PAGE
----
For Your Health: The Season for Sneezing

Morgan Smith

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An allergy is the reaction your immune system has when it freaks out and overreacts to substances that under normal circumstances aren’t harmful. Your antibodies are responsible for the mess of tears and tissue; they identify and label allergens as a pathogen, grouping it with others like bacteria and viruses. The sneezing, itching, watery eyes, postnasal drip, and runny, stuffy noses  are a result of allergic rhinitis, or hay fever. This is a common affliction for as many as 20 percent of Americans every year. Even my dog has allergies– it took me a while to realize it though as I couldn’t understand why she was sneezing and rubbing her nose into the carpet.

Pollen, animal dander, dust mites, and mold are the most popular offenders floating in the air this season (I almost never wanted to go outside again after reading this). Once you catch whiff of an allergen, a counter from your immune system follows suit. A runny or stuffy nose is attributed to the fact that as a first line of defense, your body will begin to produce more mucus to try to trap the allergen and prevent it  from entering the body any further. Sneezing and tearing up are a means to expel it.

Although there is no cure, we can hope research will prevail in the future. For now, we can only identify and treat allergies symptomatically. If you frequently catch a cold this time of the year, go to your doctor with a list of symptoms, a family history including known allergies or asthma, and any medication you take, prescription and over-the counter. Two common ways of evaluating for allergens is by a skin test or blood test. With skin testing, an area of skin–for me, it was my back– is exposed to small amounts of various proteins found in allergens. The lack of hives means that you test negative for that substance. Blood testing involves a measuring the amount of allergy-causing antibodies in a sample of blood.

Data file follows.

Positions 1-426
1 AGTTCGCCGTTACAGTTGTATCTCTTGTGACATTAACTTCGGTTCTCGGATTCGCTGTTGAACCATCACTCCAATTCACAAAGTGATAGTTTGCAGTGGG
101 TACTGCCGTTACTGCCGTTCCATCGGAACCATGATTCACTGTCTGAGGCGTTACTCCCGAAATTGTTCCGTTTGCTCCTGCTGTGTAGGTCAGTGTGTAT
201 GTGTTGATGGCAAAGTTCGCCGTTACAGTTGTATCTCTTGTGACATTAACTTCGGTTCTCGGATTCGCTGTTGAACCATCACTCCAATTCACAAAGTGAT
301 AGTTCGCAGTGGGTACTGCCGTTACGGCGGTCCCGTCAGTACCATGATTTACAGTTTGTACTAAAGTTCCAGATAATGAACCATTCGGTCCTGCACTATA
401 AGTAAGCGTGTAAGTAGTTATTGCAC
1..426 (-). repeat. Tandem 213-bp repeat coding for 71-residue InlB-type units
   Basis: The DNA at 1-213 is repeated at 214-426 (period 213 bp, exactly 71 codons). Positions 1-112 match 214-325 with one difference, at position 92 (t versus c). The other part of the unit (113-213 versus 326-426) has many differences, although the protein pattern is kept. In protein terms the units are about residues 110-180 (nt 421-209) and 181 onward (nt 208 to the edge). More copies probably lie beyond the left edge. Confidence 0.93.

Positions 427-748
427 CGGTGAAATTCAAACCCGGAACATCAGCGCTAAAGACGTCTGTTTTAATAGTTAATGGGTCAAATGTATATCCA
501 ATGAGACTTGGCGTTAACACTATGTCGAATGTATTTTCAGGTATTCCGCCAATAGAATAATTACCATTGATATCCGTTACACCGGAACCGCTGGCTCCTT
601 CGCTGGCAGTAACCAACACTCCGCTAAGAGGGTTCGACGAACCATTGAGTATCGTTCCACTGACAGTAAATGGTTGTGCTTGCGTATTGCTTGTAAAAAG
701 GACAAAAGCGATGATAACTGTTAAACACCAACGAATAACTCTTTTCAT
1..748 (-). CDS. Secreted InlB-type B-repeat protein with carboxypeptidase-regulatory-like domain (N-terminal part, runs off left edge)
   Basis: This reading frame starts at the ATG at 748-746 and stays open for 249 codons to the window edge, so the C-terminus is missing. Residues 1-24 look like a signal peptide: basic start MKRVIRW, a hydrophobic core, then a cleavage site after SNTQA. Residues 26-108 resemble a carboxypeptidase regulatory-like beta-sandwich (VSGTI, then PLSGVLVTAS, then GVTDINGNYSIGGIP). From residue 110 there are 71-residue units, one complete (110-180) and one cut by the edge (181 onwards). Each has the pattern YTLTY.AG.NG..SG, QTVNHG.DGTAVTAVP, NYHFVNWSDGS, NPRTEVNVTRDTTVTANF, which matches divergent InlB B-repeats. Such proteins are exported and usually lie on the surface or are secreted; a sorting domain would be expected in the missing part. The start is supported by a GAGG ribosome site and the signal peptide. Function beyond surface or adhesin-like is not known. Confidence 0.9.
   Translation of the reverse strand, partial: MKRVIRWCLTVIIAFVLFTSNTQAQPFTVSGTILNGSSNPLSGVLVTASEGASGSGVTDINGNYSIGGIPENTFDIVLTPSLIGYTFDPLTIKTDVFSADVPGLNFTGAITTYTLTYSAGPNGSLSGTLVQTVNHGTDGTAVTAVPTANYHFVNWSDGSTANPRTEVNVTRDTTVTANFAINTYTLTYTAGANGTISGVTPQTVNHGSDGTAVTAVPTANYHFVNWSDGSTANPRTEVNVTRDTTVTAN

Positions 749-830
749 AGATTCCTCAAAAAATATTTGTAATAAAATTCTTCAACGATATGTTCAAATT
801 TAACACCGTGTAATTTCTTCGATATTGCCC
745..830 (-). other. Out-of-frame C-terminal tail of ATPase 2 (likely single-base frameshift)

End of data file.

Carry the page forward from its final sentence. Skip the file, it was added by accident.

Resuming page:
Treatment ranges from over-the-counter to prescription medication.When taking over-the-counter drugs, it always important to contact your doctor if you don’t notice a change or your condition worsens.

Antihistamines are great for stopping histamines, a substance produced by the body during an immune response. This medication comes as eye drops, nose sprays, liquids, and pills. They work more effectively before you have an allergic reaction i.e. in the morning. Decongestants can alleviate a stuffy nose by relaxing swollen tissue. Some brands offer a decongestant and antihistamine in one pill like Claritin-D and Allegra-D. It is important to choose which brand of medication to buy because of its side effect of drowsiness. If you notice that your allergies spike in the morning, take a non-drowsy medication like Claritin, Zyrtec, or Allegra. You won’t have to be as picky if you feel they spike later in the evening.

As that one kid who sneezes about five times during class, I can attest to the fact that allergies, although fortunately not painful for most, can be a big nuisance especially this time of year. But just because there isn’t a cure doesn’t mean you have to suffer. The right medication can turn coping into treating.